Dreams do come true: Sasai medals with legend Ellison
Coming into the first stage of the 2022 Hyundai Archery World Cup, 16-year-old USA recurver Gabrielle Sasai did not even own a spot in the world ranking.
By the end of the week, she did (88th) but she also had a medal – a bronze won in the recurve mixed team event thanks to her third-place finish with world number one Brady Ellison.
One photo summed up their experience together in Turkey, the photo you can see at the top of this feature, and the story behind that photo is an incredible story of what can happen with hard work, focus, dedication and support.
“Brady was always an inspiration to me as a top world archer from America,” explains Sasai one day after her medal-winning performance.
“I’ve been looking up to him since I was six years old. In my archery school there were many posters of him, and my dad used to make me watch every World Cup when I was younger to learn from [the archers competing]. He was always a familiar face at the top that I would see many times.”
“Now, a decade later I’m 16 and shooting with him,” she continues. “Brady kept me pumped up the entire time [in Antalya] and reassured me that I belonged in the crowd of the world’s best. It, to me, is the perfect way to start my season.”
“I wouldn’t want to share this success with anyone else.”
Ellison, as usual, was his eloquent self about the sporting partnership with Sasai, who is less than half his age.
“It’s kind of funny that everyone likes to point out the date and how old I am and how long I’ve been on tour now,” he said in Antalya with his trademark smile. “She was six and now we’re winning medals together. The fact that I’ve been able to stay on the tour for long enough to experience something like this and seeing these guys come up is pretty cool. I’m glad that I can be an inspiration for them.”
The other big inspiration in Sasai's archery career so far, and the one other person she wanted to share her success with is her dad.
“The first person I texted [after winning] was my dad to ask if he watched me,” adds Sasai. “He was back home, which is 10 hours behind Turkey, but he stayed up into the night to watch and he texted me back a crying emoji and told me that he was so proud of me.”
“Without him driving me to practice, organising all my trips and being my second set of eyes while shooting, I would not be the archer I am today.”
In fact, Sasai’s dad, who used to be a competitive air pistol shooter, introduced her to the bow and arrow at a very young age, by means of a distraction for the then six-year-old.
“I first started archery as a way to get out of the house,” explains Sasai. “My little sister was just an infant at the time and my dad wanted to start a shooting sport again, but I was six at the time so he didn’t feel comfortable bringing me along to a gun range.”
“He chose to start archery at Next Step Archery in Washington state. For a while, I just tagged along and didn’t shoot, until I finally gave in and was convinced to start after seeing their female junior athletes walking by.”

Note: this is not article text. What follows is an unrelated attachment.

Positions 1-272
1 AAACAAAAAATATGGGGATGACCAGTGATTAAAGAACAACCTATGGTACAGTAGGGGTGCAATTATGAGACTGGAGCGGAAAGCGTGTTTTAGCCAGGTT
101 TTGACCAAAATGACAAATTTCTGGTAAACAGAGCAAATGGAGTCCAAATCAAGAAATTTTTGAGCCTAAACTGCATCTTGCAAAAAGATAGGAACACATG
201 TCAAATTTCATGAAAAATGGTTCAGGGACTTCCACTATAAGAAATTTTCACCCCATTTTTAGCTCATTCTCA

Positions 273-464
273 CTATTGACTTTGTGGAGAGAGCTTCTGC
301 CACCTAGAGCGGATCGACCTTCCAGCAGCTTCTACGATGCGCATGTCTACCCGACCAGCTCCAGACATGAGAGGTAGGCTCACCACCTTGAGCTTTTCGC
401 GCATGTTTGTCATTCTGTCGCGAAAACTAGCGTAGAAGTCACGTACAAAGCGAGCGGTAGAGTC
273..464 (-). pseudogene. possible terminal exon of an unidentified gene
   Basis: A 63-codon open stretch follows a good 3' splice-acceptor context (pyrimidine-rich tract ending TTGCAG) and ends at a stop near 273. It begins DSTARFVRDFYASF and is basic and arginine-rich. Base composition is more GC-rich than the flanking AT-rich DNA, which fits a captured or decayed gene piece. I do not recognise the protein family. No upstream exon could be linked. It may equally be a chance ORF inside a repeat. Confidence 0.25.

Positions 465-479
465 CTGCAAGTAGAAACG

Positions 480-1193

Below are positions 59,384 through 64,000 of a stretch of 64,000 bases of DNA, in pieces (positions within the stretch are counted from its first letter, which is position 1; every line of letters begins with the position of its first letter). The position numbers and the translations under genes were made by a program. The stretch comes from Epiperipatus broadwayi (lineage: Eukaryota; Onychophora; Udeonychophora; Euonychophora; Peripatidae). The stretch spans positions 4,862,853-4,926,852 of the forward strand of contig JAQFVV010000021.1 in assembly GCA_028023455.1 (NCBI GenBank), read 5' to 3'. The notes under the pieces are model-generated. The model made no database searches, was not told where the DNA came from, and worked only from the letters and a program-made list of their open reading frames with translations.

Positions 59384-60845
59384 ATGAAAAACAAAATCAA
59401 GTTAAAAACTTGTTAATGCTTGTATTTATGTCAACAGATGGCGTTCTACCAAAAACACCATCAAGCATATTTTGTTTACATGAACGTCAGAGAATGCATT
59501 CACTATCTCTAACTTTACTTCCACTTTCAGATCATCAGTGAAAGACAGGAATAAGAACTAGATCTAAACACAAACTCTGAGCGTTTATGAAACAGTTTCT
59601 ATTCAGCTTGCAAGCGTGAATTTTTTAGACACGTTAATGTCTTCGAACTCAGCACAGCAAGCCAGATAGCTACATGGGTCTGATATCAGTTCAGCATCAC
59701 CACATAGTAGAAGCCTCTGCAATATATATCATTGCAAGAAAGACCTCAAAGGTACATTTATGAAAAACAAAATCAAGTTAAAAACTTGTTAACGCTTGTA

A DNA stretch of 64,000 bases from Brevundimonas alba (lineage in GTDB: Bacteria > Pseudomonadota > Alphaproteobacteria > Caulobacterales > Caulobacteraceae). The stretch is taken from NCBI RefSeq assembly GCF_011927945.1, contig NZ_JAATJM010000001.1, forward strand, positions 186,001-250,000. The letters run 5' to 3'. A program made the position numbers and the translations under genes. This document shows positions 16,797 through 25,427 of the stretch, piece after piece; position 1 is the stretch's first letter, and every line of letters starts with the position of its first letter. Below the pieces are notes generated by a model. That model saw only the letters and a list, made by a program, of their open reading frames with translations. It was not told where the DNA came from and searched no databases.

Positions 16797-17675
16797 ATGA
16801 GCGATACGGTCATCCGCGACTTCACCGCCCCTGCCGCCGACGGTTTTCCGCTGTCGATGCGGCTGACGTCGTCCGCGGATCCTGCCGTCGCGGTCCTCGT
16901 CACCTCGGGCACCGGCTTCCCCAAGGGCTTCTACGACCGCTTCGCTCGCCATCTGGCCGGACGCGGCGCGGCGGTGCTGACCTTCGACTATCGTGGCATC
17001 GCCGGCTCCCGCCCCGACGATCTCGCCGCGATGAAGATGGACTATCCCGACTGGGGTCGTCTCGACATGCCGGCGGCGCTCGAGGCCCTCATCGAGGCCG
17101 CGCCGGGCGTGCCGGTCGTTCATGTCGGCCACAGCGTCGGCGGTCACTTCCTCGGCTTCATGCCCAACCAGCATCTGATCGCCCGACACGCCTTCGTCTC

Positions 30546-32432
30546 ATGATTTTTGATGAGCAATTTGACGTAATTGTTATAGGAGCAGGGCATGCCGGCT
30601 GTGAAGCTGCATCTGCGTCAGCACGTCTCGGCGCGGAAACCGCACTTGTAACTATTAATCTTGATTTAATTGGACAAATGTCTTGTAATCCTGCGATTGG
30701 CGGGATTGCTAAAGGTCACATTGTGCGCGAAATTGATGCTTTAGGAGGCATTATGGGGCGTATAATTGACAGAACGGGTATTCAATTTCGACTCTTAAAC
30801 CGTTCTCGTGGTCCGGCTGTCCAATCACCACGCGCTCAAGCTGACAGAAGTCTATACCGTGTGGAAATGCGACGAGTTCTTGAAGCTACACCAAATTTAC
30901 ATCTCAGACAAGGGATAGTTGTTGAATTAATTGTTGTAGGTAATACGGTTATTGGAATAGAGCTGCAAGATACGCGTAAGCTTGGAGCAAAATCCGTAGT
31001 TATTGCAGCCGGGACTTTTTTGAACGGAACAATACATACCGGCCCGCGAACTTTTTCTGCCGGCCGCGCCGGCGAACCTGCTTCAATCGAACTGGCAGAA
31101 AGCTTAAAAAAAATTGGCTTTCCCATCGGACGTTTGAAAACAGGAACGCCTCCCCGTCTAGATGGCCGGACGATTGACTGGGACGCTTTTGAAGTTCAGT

Fast forward a decade, long having grown out of the pink Genesis she began shooting with, Sasai has announced herself on the senior world stage at only her second-ever even outside of the USA.
Last year, paired with Casey Kaufhold, Sasai won recurve women’s team silver at the 2021 Junior Pan American Games in Colombia, losing to the Mexican pair of Valentina Vazquez and Akshara Licea in the final. Before then, she had only left the continent once – when she was just three years old to visit family in Germany.
“I had to get a new passport at the start of the year because I am a minor so my passport expires every five years,” explained Sasai, who turned 16 in March.
“It was very exciting packing for Turkey because I knew this trip was special, more than just a vacation as my peers at school saw it; it was business and work, but I love what I do so I never feel like I’m working and it felt really nice to be in foreign air.”
That air swirling around the beachfront in Antalya proved not to be a problem for Sasai.
“I had no expectations going into this tournament as this was my first World Cup and I came to learn the international archery game,” she explained. “I thought, if I show up and do my best I did my job; if anything more happened it would be the icing on the cake.”
“On the field I learned how to shoot the venue; wind, sun position, layout… I also learned how to deal with shooting at a live senior final,” she added. “Honestly, it was not as nerve-wracking as I had thought it to be and my adrenaline really didn’t kick in until after I finished shooting my round. Once out of the shooting area my heartrate sky-rocketed and my previous calm was gone.”
“On the field, I learned how to shoot the venue; wind, sun position, layout… I also learned how to deal with shooting at a live senior final,” she continued.
“Honestly, it was not as nerve-wracking as I had thought it to be and my adrenaline really didn’t kick in until after I finished shooting my round. Once out of the shooting area my heart rate sky-rocketed and my previous calm was gone.”
That experience can only stand Sasai in good stead going forward.
“My hopes for the 2022 season is to enjoy the experience and to learn as much as I can,” she said.
“Going into each tournament I never have any sort of scoring or ranking goals, I just expect to shoot as well as I can. I know that if I can do that at every tournament then I’ll always be successful, whether that be a top finish or personal achievement it’s all a win to me.”